Let’s ride the trail

Cycling route would speed up economy

CYCLING CRAZE: John Kennedy from Korumburra said he received more than 3000 signatures for a bike trail between Leongatha and Korumburra, to boost the economy and locals’ fitness.

SO many towns across Victoria with a strong bike culture are booming.

Look at Bright and Myrtleford’s thriving tourism and economy, and how many biking events are held there.

The proof is in the pudding.

Why is it then that we still lack a bike trail from Leongatha to Korumburra?

Korumburra’s John Kennedy is pushing for the rail trail to be turned into a bike and walking trail which he believes will stimulate the economy for the two towns.

“It’s a matter of urgency as businesses in both towns are on their knees,” he said.

“We have no bike culture in these two towns as roads are too narrow and dangerous.”

Mr Kennedy has been in discussions with South Gippsland Shire Council who have said they are looking at connecting with other councils, such as Cardinia Shire Council, to create a larger trail.

But Mr Kennedy said action is needed now, even if initially it’s just a bike path from Leongatha to Korumburra, with the possibility to extend to Loch and Nyora in future.  

“Council says it’s on their list of things to do, but this has been going on for nearly two years,” he said.

Gilbert Rochecouste, an internationally recognised speaker and facilitator, visited Leongatha in May last year to speak with the community regarding innovation in business and in public spaces.

During the talk, Mr Rochecouste revealed one and half million people will drive one and half hours from Melbourne every weekend.

Korumburra falls within that radius.

With a bike trail, Mr Kennedy said the area would draw a lot more people, from biking enthusiasts to families.

“They will have to fill their cars up at our service stations to get back to Melbourne, they will go to our cafes and pubs and will sleep in our motels,” he said.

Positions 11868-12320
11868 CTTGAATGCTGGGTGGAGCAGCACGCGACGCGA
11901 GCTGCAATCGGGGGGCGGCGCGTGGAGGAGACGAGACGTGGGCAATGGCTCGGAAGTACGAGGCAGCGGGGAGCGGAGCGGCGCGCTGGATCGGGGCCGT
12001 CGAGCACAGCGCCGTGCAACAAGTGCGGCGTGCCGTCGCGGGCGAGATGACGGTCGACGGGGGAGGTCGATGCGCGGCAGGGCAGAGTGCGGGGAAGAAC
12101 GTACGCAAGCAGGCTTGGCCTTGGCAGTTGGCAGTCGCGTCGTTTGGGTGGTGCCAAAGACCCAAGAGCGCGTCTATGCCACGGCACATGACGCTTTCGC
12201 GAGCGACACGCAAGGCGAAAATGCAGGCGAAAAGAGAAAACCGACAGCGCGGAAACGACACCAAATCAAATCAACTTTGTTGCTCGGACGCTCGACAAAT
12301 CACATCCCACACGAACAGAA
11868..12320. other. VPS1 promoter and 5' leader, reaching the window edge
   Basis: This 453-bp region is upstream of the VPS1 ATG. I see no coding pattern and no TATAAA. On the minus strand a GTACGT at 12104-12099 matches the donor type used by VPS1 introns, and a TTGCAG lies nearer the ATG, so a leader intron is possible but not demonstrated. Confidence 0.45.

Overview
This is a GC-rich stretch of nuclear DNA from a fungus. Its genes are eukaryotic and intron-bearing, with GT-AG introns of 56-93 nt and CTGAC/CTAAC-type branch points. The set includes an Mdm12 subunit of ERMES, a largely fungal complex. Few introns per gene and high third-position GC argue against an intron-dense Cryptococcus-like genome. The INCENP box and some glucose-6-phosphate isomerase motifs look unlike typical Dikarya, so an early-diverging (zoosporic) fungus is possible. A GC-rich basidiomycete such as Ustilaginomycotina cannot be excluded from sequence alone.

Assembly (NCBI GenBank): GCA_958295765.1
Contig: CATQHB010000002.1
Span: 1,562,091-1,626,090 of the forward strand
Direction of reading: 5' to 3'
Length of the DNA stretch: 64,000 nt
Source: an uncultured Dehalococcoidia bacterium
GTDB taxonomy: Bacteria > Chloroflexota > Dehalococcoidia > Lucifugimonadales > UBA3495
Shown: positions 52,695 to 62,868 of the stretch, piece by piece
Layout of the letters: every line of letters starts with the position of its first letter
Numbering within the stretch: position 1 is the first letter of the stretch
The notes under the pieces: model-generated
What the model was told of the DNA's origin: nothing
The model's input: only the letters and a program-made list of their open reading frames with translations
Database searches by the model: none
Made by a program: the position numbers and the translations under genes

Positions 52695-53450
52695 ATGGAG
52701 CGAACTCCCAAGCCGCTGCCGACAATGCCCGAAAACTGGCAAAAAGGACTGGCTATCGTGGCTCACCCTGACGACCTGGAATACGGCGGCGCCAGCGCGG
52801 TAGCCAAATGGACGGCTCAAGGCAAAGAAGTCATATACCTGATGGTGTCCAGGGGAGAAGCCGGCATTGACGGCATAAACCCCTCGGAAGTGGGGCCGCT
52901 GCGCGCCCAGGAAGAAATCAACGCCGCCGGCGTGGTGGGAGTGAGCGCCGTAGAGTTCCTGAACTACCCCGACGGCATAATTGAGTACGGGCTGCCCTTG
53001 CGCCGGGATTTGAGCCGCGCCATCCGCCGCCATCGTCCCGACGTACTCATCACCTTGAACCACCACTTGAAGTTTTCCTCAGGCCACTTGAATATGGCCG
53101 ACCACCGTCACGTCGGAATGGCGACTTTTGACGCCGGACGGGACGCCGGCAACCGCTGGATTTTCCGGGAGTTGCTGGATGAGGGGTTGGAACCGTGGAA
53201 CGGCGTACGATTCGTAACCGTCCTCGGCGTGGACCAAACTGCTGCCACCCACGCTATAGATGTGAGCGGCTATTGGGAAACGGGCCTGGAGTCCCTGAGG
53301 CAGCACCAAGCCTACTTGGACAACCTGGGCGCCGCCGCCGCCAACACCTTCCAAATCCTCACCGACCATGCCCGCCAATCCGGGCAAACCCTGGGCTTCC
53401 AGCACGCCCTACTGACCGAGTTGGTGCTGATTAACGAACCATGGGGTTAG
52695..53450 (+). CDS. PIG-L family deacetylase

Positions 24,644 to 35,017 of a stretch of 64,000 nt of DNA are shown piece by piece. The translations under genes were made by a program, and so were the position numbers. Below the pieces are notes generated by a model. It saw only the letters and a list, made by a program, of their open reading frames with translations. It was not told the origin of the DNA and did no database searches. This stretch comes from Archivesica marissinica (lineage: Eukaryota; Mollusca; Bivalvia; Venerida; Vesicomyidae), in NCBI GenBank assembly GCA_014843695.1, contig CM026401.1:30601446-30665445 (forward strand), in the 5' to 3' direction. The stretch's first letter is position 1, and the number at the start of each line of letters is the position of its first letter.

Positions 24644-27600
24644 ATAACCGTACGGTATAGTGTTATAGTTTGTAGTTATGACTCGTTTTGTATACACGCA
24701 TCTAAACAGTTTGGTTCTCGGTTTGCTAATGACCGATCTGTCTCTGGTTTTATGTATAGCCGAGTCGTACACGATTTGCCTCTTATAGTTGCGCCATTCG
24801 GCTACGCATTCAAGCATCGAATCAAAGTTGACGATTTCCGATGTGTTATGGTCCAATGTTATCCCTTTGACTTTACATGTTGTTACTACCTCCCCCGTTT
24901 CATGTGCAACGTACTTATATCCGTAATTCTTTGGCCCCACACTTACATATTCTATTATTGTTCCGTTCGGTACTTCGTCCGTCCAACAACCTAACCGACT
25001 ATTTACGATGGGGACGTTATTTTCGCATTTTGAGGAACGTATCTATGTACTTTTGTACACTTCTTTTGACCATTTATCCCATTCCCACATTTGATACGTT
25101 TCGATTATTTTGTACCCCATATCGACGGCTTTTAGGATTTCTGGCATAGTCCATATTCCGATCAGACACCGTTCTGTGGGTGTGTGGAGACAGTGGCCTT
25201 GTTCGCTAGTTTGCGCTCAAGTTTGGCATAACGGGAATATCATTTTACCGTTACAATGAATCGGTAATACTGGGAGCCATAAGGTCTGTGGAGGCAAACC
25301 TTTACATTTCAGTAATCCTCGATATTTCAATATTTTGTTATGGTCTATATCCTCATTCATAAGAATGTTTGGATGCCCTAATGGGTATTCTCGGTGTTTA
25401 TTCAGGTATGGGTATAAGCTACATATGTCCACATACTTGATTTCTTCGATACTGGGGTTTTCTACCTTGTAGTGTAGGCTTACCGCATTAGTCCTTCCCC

“Everyone gets a bit and I predict it would lift business by 10 to 15 per cent.

“It would also bring fresh blood to the area who might decide to stay. We could be selling once house a month.”

Not only will locals benefit from improved economy, but Mr Kennedy said the trail will also mean children can safely ride between towns for school, people can ride to work, fun runs can be held along the trail, and it would promote fitness between the two towns.

Mr Kennedy spoke with two local contractors about the project.

One contractor quoted 23 days for the railway line and sleepers to be removed, and another 24 days to complete the track.

“It would be done and dusted in two months maximum with handrails and bridges,” Mr Kennedy said.

“It would be under one million to complete, and once it’s down, there shouldn’t be any further costs.

“The benefits would be enormous.”

Mr Kennedy understood some people would be against the bike path, as it would mean removing the railway.

“If later on they say the train is coming back, then they could put the train back. But let’s use the track for the next 15 years or so as a bike trail and boost our economy,” he said.

Council informed The Star there had been no progression with the rail trail project, saying it was still working on advocacy to attract funding.


Short URL: http://thestar.com.au/?p=29572

Posted by on Jul 23 2019. Filed under Featured, News. You can follow any responses to this entry through the RSS 2.0. You can leave a response or trackback to this entry

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